Is there such a thing as “the best” organizational effectiveness model?
Yes and no.
The best model for any organization will depend on a few things:
- The organizational structure
- Its culture, people, and values
- As well as more typical organizational effectiveness metrics, such as employee performance, delivery systems, and leadership
Let’s discover what organizational effectiveness means for your organization.
What’s the “Best” Organizational Effectiveness Model?
One major factor that affects organizational effectiveness is the organizational structure.
There are a few ways to view organizational structure:
- Functional organizational structures divide the business into different functions, such as marketing, finance, IT, and so on.
- Divisional structures are used by large enterprises. Each business unit is essentially treated as a separate company.
- Flat structures, unlike the top-down hierarchy that is most common today, reduces or removes middle management. Employees have more decision-making power and independence.
Each of these organizational structures operates differently.
An organizational effectiveness model that works for one structure may not work for another. In fact, it may be counterproductive.
For instance, an organization that is more democratic would be most effective with a model that facilitates employee autonomy.
An autocratic organization, however, should be built in nearly the opposite fashion.
Such an organization would be most effective when leaders have nearly absolute control and workers can follow orders quickly and efficiently.
Every organizational structure has its pros and cons.
And one is not necessarily better than the other.
However, it should be clear that the “best” organizational effectiveness model will depend on how the organization operates.
Business Areas to Improve
That being said, there are certainly ways to improve organizational effectiveness.
Regardless of the structure, improvements to any business function will improve organizational effectiveness.
Here are a few examples:
- Processes – Every business process can be improved upon. The reduction of waste can be accomplished through decreased bureaucratic processes, improved workplace behavior, a better corporate culture, better tools, and so on.
- People, behaviors, and cultures – The climate of a company has a direct impact on organizational effectiveness. Organizational cultures that are founded on a strong, forward-thinking vision, for example, will be more effective than those that lack vision.
- Tools – Naturally, the tools and technology that a business uses will affect the organization itself. Though technology is not technically a model, it enables many new business models and approaches, as we’ll see below.
- Skills – Systems should be set up to enable and enhance worker productivity. This is especially true today, when digital literacy has become so critical. The right digital training programs will improve efficiency, effectiveness, and bottom-line results.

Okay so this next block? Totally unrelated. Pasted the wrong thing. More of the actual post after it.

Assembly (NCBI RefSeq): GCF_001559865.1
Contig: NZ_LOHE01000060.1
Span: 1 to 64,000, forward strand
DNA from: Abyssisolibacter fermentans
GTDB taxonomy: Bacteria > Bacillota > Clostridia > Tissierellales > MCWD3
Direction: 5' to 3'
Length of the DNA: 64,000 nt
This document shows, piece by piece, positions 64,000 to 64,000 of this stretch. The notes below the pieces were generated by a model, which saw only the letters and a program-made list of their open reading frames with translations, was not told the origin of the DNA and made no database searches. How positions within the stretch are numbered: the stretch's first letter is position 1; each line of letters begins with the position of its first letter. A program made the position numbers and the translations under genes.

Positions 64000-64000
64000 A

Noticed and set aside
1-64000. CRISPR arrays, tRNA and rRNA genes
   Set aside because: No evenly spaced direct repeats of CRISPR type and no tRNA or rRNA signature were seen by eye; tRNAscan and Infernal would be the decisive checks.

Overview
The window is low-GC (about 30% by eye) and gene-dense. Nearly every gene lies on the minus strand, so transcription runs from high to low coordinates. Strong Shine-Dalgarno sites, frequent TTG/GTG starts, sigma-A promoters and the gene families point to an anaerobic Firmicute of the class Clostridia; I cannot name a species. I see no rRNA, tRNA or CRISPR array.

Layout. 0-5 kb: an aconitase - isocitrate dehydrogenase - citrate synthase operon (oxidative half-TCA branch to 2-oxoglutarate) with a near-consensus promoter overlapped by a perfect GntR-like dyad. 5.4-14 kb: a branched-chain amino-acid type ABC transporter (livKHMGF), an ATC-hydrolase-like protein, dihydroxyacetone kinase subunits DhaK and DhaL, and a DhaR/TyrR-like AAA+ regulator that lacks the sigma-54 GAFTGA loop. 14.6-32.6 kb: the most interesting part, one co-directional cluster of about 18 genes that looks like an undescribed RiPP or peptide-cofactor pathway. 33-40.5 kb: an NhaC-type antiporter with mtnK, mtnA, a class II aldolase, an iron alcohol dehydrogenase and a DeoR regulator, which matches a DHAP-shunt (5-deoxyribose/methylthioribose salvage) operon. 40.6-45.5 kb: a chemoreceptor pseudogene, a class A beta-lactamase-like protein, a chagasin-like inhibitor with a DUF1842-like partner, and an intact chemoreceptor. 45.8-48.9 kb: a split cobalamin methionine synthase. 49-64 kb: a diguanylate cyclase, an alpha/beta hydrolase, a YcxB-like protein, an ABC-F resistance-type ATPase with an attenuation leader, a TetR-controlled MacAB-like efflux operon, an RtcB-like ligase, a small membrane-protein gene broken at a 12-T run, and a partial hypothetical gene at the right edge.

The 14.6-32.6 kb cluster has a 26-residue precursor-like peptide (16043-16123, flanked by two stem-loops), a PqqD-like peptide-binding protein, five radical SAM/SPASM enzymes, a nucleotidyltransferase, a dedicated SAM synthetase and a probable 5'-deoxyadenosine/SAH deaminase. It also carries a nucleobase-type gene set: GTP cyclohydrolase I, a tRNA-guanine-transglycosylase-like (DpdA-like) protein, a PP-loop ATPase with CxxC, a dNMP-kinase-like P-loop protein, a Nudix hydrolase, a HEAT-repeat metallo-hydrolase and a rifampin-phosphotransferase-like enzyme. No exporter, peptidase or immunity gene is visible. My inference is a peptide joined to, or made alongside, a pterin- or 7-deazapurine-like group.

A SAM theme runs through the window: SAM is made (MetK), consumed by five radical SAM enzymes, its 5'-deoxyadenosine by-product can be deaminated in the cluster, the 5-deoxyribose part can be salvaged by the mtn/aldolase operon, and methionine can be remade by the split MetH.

- Strategy – Strategy that stagnates will produce stagnant organizations. To stay relevant and competitive, organizations should continually adopt new strategies to meet the circumstances of the ever-changing economy.
Improvements to any of these areas will enhance the organization’s overall efficiency, effectiveness, and profitability.
Modern Models that Are Efficient and Effective
In recent years, new business approaches have become popular – and to many, these approaches are more effective and efficient than traditional bureaucratic models.
- Agile – Agile is a business approach that prioritizes collaboration, communication, and user-driven product development. This business style can be applied within individual departments or across entire organizations.
- Lean – Lean focuses on reducing waste by using customer feedback to develop products and services. Feedback collection is built into the fabric of the product development cycle, which helps products stay more relevant and useful.
- Kaizen – Kaizen is a Japanese term that means “improvement.” In business, it refers to continual improvement. This business approach began in manufacturing, but has spread to many other areas of business.
- Zero-Based Mindset – A zero-based mindset attempts to restore a startup mentality even to large organizations. The goal is to align organizational culture with top-level strategic priorities.
Though such models may seem foreign to some, they have become the standard operating procedure in many organizations.
Characteristics to Foster
Regardless of your business structure or the business model you adopt, there are certain organizational characteristics that are more profitable in the digital age.
When designing – or redesigning – your organization, consider building an organizational structure that is…
- Innovative – Innovative business processes can improve effectiveness across every area of an organization. Creative thinking can improve everything from product development to customer service to the employee experience.
- Fast – Speed is another area to focus on. Through some of the approaches mentioned here, it is possible to develop a unique organizational effectiveness model that delivers processes quickly and efficiently.
- Forward-thinking – A vision of the future should be built into the organization’s mission, strategy, and culture. By keeping an eye on the future, organizations can help keep their structures aligned with their people.
- Human-centered – Another hallmark of today’s most successful companies is human-centricity. Businesses focusing on customer success and the customer experience, for example, will improve customers’ lifetime value, the brand image, and more.
Today’s business environment moves faster than ever.
Building a business model around characteristics such as these will help your organization stay more efficient, effective, and profitable in the years to come.